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How to Put a Price on Art

How to Put a Price on Art

By Ed Mahon, Centre Daily Times, State College, Pa.

Artists spend days, if not months, creating the pieces they bring to shows.

Figuring out what to put on the price tag can be just as tricky.

“That’s just so tough,” Marguerite Swope said her inside her booth along Fairmount Avenue, where she is selling hand-sewn scarves for $20 and cowl tops for $47. “And it’s hard because you know what effort you put into it, and you want to charge a really high price, and the market won’t bear it.”

The more than 300 artists who have been selling their work at the Central Pennsylvania Festival of the Arts are looking to do better than break even.

“To do a show like State College, an artist is probably going to lay out $1,000 to $1,500 in expenses, with no guarantee of selling anything,” said Tim Pollock, a Penn State professor of management and organization — and the husband of an exhibitor. “And that doesn’t include the risk of a storm coming and blowing everything over.”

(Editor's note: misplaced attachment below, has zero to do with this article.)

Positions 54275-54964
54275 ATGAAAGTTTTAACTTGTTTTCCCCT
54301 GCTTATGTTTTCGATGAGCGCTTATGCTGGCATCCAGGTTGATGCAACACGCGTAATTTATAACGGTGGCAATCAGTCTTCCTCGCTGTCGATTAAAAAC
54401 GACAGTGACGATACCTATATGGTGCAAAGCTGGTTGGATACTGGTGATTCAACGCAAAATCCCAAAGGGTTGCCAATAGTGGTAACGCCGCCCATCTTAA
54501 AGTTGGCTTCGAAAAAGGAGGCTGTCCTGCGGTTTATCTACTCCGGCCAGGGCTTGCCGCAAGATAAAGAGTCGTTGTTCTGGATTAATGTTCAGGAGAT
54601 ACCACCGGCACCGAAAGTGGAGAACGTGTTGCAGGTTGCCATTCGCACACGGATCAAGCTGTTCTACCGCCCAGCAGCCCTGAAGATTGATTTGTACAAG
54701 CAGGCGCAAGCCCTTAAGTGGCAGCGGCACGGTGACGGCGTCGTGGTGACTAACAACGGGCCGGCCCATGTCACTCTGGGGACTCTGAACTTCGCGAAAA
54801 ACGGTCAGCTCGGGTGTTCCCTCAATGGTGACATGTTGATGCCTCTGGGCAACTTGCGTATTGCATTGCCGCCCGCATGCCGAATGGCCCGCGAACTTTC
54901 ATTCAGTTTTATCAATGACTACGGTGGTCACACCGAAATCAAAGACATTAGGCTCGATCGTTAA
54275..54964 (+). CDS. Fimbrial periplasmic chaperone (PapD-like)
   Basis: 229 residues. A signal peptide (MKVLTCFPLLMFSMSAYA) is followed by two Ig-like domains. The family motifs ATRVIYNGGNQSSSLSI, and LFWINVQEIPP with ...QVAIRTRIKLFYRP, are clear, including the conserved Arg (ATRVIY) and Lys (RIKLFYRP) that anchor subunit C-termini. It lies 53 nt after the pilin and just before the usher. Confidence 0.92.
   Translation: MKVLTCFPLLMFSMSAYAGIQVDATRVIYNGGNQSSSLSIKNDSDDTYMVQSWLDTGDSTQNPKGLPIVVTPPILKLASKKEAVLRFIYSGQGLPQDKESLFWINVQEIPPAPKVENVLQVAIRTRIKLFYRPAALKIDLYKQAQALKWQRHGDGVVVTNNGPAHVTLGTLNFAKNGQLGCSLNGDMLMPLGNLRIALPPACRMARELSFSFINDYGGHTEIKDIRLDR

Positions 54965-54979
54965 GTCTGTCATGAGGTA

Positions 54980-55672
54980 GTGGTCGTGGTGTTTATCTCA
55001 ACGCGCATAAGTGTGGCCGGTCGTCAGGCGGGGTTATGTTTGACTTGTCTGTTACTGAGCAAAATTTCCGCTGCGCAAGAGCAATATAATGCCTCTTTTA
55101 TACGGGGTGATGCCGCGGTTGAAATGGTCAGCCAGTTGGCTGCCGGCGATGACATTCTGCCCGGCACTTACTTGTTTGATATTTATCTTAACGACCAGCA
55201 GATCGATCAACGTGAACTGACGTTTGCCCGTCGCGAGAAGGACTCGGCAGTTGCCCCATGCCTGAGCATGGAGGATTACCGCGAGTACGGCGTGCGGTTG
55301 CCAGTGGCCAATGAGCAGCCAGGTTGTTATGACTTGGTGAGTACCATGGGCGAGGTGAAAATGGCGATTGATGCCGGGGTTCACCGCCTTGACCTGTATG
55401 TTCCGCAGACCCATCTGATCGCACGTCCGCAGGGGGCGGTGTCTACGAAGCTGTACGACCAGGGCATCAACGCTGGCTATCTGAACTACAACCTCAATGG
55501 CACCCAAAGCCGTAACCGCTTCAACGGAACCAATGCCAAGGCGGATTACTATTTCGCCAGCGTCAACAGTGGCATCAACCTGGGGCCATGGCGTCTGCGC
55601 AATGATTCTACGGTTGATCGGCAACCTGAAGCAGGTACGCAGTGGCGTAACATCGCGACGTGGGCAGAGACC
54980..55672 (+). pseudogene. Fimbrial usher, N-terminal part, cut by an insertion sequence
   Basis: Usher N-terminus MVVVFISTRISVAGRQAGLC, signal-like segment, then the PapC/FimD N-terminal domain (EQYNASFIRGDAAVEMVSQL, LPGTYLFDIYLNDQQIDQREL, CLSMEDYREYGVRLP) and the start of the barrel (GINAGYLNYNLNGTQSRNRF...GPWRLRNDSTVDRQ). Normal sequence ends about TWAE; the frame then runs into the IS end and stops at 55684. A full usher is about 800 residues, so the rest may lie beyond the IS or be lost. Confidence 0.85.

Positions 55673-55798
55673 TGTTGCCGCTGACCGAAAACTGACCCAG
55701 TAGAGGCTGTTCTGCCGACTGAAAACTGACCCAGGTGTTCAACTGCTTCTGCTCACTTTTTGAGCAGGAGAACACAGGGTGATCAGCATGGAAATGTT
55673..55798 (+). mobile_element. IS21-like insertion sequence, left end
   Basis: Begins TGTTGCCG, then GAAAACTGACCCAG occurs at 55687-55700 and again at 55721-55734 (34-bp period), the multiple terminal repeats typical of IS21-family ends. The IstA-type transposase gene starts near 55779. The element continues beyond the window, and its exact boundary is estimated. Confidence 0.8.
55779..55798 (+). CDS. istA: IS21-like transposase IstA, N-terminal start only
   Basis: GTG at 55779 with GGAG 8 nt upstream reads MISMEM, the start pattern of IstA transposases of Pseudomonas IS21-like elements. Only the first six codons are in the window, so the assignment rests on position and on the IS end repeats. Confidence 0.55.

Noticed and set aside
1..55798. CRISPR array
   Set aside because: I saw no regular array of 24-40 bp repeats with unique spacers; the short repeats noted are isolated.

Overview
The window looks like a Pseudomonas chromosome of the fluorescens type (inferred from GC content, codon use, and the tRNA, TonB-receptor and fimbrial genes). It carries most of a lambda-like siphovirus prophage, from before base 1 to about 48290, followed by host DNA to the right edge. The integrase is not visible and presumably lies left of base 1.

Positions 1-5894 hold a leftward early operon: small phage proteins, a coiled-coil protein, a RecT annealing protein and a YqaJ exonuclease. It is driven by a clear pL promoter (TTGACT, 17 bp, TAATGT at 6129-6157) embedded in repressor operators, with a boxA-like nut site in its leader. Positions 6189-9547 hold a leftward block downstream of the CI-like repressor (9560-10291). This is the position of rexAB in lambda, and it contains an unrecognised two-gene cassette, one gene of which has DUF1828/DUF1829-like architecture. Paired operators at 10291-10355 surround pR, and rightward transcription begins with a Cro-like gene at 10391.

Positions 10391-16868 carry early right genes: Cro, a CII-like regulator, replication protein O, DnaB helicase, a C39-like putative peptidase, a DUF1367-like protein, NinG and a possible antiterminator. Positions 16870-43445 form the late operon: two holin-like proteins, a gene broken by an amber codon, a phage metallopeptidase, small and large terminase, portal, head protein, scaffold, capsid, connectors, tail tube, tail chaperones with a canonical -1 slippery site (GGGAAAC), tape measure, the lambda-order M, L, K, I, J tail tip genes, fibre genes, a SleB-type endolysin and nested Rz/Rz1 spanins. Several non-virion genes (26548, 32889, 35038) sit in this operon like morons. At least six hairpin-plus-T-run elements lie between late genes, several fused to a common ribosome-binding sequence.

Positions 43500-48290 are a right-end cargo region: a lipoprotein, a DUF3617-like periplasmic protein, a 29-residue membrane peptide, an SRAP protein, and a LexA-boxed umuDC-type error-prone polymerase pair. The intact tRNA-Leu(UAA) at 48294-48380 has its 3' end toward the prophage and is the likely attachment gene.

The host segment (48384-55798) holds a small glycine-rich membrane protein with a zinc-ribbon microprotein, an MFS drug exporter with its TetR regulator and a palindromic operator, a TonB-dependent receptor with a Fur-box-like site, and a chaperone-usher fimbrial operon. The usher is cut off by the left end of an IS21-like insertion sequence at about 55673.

There are some general trends Pollock’s observed from his travel to shows: Works on canvas tend to sell for more than works on paper. Decorative items sell for more than ones that might be both decorative and functional, like a bowl or vase. Multiple reprints can hurt the value of an original. The best way to figure out a good price is to observe what peers are doing at other art shows. The booth space, the tables and cover for the booth itself, transportation, lodging, materials and insurance all go into the price.

But artists face plenty of ambiguity and room for compromise. And while the pricing problem boils down to the fact that a piece is only worth what someone’s willing to pay for it, figuring out that exact number isn’t easy — and has become particularly challenging during this recession.

“Making these little pieces that are affordable, they’ve really saved me at a couple shows,” said Bob Richey, a 60-year-old retired aerospace engineer and painter from Warminster.

At his booth this past week, he sold pastel landscapes with sharp colors. One of the most expensive pieces, the 18-by-18-inch framed “Out Of The Way Hillside,” went for $900. But he also had dozens of unframed 4-by-4 miniatures that sold for $65, pieces that he can often finish in a day or less.

“I learn a lot from them,” Richey said. “With the smaller ones you’re willing to take risks, try new colors. … It just makes you loose.”

Those small ones can also build a customer base — Richey figures half of his sales are to repeat buyers.

Next: Bargain Backlash →

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